In February of 2009, Anton Valukas, a former U.S. attorney in Chicago, was appointed by the bankruptcy court to examine the failure of Lehman Brothers. Fourteen months later, after an exhaustive — and expensive — effort by his law firm, Jenner & Block, Valukas made public his findings in a 2,200-page report.
The report did what journalists and federal investigators had so far failed to do: produce convincing, prosecutable evidence that senior Lehman executives were culpable in the bank’s downfall. In the months before Lehman collapsed like a Jenga tower at a preschool, the investment bank used a dodgy accounting maneuver called Repo 105 to hide as much as $50 billion from its balance sheet in an attempt to look less leveraged than it actually was.
According to a recent Wall Street Journal report, Repo 105 is now at the center of the Securities and Exchange Commission’s investigation. Former Lehman chief executive Richard Fuld Jr., and two former Lehman chief financial officers are in the agency’s crosshairs, the paper said.
I recently interviewed Valukas and his team of investigators for a story for the September issue of The American Lawyer magazine. It was the first time they have spoken publically about the investigation. They shared new details about their discovery of Repo 105 and what it might mean for prosecutors seeking to hold Lehman executives accountable.
Valukas and his team first learned about Repo 105 from a Lehman whistleblower named Matthew Lee. In the spring of 2008, Lee wrote a letter to senior Lehman executives spelling out his concerns. He later met with several Lehman officials and with representatives from Lehman’s outside auditor, Ernst & Young. Nothing was done.
It wasn’t the last time that Lee told his story and was ignored. Before the examiner’s lawyers interviewed Lee, Robert Byman, who served as Valukas’s chief of staff for the investigation, called an assistant U.S. attorney who was investigating Lehman. It was standard protocol at that point to clear interviews with the office.
Go ahead if you want, Byman said he was told, but the U.S. attorney’s office added that it viewed Lee as a “kook.”
Inside repo 105
Repurchase agreements are common, but typically an entity must keep the underlying asset on its balance sheet. Repos act as secured loans, a way for a bank to raise quick cash, with the underlying security as collateral. For example, I might give my colleague, Michael Hudson, my bicycle, which is worth $120, in exchange for $100 in cash. I would use that cash to pay off — again, just for example — my very angry bookie. When I got my next paycheck, I would return the $100 plus interest, and get my bike back. (Everyone is happy, and I keep my knee caps).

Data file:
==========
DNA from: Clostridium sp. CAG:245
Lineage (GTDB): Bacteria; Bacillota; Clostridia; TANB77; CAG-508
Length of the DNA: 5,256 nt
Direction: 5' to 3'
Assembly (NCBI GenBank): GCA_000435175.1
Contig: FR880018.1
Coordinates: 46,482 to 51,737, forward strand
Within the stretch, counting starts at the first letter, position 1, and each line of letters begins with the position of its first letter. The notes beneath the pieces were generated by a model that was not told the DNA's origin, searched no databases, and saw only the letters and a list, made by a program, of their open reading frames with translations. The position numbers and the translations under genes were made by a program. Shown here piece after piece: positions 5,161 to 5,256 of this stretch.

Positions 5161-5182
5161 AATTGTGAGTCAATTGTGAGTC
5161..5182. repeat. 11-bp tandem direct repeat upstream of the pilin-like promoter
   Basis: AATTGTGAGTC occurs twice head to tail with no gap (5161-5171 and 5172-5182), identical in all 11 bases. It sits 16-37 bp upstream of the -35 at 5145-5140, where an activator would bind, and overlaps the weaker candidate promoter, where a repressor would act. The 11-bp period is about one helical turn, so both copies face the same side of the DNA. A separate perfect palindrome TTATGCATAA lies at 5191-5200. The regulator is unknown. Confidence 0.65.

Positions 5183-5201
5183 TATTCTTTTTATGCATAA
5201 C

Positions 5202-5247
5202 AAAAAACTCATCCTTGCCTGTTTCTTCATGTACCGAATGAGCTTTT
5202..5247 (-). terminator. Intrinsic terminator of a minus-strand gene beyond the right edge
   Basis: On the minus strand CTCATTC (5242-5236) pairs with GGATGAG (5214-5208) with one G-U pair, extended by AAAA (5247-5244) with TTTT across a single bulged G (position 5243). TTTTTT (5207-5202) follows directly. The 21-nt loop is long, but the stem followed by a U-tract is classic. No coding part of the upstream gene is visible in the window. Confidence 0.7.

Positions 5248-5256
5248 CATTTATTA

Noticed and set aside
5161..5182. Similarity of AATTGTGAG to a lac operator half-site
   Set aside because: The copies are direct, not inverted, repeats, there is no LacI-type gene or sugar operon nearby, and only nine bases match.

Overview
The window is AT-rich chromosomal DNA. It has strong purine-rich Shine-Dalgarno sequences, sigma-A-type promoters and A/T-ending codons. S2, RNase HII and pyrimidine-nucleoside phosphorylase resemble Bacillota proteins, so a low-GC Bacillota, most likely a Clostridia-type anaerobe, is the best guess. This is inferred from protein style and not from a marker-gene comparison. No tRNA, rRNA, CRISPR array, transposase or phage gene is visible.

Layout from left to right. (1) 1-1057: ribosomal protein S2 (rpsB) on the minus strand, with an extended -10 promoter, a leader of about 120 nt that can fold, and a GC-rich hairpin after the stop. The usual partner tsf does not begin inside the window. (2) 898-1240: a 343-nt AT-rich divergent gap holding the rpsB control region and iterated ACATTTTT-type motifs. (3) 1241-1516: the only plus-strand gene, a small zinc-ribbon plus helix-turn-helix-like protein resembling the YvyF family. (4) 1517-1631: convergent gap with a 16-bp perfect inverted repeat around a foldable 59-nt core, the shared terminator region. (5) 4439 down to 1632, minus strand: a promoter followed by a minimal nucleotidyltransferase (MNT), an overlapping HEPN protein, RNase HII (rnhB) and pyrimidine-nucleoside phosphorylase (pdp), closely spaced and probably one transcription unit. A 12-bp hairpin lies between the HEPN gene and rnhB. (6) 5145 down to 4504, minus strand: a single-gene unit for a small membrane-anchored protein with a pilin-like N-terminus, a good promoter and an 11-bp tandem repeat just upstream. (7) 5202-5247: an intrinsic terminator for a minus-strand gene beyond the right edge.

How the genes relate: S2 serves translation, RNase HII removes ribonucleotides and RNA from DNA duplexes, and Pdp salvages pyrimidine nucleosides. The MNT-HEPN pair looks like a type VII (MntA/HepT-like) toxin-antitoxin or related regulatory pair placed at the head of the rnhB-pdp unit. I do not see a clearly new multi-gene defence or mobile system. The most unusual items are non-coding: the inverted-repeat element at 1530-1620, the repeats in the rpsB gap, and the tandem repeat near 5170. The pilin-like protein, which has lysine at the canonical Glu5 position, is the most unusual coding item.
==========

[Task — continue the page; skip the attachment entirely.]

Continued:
Lehman, though, booked the repo transactions as a sale. Near the end of a financial quarter, Lehman’s European unit would “sell” securities to a counterparty and would use the money to pay down other short-term liabilities, so it could report quarterly leverage numbers low enough to satisfy the ratings agencies, and thus investors. A few days after the quarter end, Lehman would repay the cash, plus a hefty interest, and get its securities back.
This trick gave the illusion that Lehman was less leveraged than it actually was. Dozens of rank-and-file employees told the examiner that they were under tremendous pressure to make the Repo 105 deals, especially as Lehman’s financial position got increasingly shaky.
Lehman’s own executives described the maneuver as a “gimmick” and, in an email, as “another drug we r on.”
In the end, the numbers were huge. As Lehman was forced to announce a quarterly loss of $2.8 billion at the end of the second quarter of 2008, it sought to cushion the bad news by trumpeting that it had significantly reduced its net leverage ratio to less than 12.5 and that it had reduced the net assets on its balance sheet by more than $50 billion. Lehman did not disclose, however, that it had used Repo 105 to temporarily remove the assets.